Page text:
Washington Commanders couldn’t even roll out their dumb new mascot without botching it

Washington Commanders couldn’t even roll out their dumb new mascot without botching it


Behold Major Tuddy in all his glory.

Behold Major Tuddy in all his glory.
Image: Getty Images

For 90 years, the Washington Commanders have been one of four NFL franchises to exist without a mascot. The Jets, Giants, and the Packers are the other three. As part of the organization’s complete brand revamp, the Commanders commenced a fan vote for a new mascot and in September the candidates were whittled down to a hog or dog.

Ultimately, the hog won the popular vote, but the fix was always in. It was a nostalgic allusion to their Hogs offensive line of the 1980s that propelled the Commanders to three Super Bowl titles and inspired a devoted sect of cross-dressing fans called the Hogettes to wear pig snout masks, adorn garden party hats on their head every week for thirty years.

Washington’s contemporary braintrust introduced Major Tuddy to their fanbase on Sunday. Instead of inspiring pleasant memories, Major Tuddy is a reminder of the lost halcyonic’ Jack Kent Cooke era before the Commanders’ collapse.

A hog in a battlefield helmet is an inadvertent metaphor for the current state of the Commanders. The office environment is such a pigpen, Congress has investigated and the DC attorney general has filed a lawsuit. A process server would have been a more apropos mascot.

Look at that beaming hog. He’s too happy. Tuddy seems blissfully unaware of the maelstrom he’s been thrust into the center of. These aren’t just the rantings and ravings of someone scorned by two decades of a ruinous organization.

As usual, Dan Snyder can’t even roll out a fictional hog mascot without dodging lawsuits. The mascot may not last the eventual purge of all things Snyder anyways. Reportedly, the O-Line Entertainment LLC, formed by original Hogs offensive linemen Joe Jacoby, Mark May, John Riggins, Fred Dean, and Doc Walker, owned two trademarks for Hogs and Original Hogs.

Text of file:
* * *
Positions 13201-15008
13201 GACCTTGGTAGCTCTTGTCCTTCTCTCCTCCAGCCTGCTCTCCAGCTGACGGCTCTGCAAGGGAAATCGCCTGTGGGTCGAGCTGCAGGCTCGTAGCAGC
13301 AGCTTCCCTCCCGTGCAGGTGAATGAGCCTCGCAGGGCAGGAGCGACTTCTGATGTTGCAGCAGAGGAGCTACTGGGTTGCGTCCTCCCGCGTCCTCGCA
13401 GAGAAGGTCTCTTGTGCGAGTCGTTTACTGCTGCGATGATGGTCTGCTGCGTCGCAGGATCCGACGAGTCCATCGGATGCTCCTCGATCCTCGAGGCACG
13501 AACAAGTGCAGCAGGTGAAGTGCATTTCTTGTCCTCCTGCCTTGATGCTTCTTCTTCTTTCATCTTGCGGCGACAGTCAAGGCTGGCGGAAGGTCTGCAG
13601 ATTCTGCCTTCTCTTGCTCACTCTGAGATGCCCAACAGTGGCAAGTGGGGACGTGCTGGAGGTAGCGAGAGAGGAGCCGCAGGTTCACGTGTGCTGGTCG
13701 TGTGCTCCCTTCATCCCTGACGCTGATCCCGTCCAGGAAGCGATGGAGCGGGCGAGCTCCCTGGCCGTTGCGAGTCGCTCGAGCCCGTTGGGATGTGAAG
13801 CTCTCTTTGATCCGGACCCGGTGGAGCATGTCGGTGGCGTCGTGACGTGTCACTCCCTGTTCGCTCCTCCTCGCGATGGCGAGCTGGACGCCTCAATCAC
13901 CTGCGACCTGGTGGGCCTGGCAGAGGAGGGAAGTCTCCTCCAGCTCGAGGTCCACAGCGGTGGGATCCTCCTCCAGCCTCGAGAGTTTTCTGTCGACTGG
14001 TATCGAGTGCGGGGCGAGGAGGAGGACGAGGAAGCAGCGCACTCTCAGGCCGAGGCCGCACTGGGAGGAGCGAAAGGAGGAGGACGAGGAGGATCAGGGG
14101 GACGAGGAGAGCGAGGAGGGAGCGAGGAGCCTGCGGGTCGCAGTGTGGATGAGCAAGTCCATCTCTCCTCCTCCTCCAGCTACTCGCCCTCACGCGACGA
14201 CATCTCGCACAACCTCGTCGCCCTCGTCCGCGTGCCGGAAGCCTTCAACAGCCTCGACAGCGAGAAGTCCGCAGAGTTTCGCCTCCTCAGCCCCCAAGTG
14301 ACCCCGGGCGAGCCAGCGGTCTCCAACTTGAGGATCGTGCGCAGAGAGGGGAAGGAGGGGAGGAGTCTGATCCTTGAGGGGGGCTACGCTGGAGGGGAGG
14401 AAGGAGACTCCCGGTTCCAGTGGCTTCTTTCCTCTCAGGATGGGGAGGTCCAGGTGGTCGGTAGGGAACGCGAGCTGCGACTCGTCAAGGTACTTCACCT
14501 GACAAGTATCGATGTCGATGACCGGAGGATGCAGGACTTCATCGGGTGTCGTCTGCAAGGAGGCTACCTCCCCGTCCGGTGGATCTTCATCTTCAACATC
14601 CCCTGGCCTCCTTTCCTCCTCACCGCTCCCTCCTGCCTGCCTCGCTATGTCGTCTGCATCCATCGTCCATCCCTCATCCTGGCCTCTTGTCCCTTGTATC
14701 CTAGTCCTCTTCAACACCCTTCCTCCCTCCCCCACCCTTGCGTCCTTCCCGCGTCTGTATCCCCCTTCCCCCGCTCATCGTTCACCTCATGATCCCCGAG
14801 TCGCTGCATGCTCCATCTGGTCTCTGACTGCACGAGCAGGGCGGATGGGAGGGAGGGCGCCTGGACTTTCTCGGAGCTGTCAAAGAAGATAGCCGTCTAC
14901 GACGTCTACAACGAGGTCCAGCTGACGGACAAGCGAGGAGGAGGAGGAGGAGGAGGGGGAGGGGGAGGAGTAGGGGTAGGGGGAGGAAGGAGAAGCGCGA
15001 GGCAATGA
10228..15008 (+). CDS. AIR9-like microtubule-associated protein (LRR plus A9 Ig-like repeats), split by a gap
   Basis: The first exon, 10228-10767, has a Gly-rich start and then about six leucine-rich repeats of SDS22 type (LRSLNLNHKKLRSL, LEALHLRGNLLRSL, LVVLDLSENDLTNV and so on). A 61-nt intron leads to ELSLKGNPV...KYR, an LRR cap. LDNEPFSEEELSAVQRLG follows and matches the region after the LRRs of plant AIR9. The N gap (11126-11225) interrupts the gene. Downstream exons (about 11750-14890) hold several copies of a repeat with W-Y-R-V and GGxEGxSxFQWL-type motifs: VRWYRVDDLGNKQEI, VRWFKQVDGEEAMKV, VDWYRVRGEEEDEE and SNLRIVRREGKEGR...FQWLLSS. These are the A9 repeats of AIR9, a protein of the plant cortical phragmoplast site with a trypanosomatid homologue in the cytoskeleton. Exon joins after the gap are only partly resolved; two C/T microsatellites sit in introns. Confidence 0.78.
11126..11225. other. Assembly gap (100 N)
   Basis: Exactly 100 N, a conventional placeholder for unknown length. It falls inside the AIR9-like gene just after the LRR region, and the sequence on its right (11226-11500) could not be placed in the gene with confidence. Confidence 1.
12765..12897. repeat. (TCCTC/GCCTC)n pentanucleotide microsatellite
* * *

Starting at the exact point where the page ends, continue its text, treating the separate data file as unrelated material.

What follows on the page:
In response to the impending mascot announcement, O-Line’s attorney Seth Berenzweig told Front Office Sports last week, “If they go forward on Sunday and make the hog their mascot and try to trademark it, we are going to be forced into trademark infringement litigation.”

Major Tuddy seems like he was specifically designed to be visual dopamine in a stadium that feels like it has been awash in Snyder’s volcanic ash. Unfortunately, Major Tuddy also debuted in the midst of a three-game losing streak that officially knocked the Commanders out of the postseason race, much to Ron Rivera’s surprise. Worst of all, instead of going down with Taylor Heinicke’s gritty run, Riverboat Ron subjected the paying ticket holders at FedEx Field to the quarterback stylings of Carson Wentz and his troika of interceptions.

Even the fact sheet on Tuddy is worrisome. He’s allegedly 6-5, 230. Was Dr. Ronny Jackson his physician? With those hefty love handles and that rotund belly bursting out each side of his medium jersey, homey’s gotta weigh at least 280 pounds.

There’s a creepiness inherent in the dead eyes of most mascots. There’s an art to creating a look that doesn’t make you suspicious about what it’s planning or simpering fool who’s got a cheesy grin stuck on its face when the home team is down by three touchdowns in the fourth quarter.

Seattle’s Blitz the Seahawk is a frighteningly serious bird, who looks like he’ll peck an eye out. A half-smiling, half-sneering mascot like the Eagles’ Swoop is a calming presence. Minnesota’s Viktor would probably be more befitting of the Commanders. His pensive face has such a wide rage of emotion. He’s either genuinely joyful like he just pounded back a Scandinavian beer or he appears to be processing a recent trauma.

Alas, one day Major Tuddy is destined to become pork chops. Hopefully Snyder will beat him to the exits. As Snyder follows through on his promise to finally sell the distressed asset he damaged.



Original source here

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About the Author

Anthony Barnett
Anthony is the author of the Science & Technology section of ANH.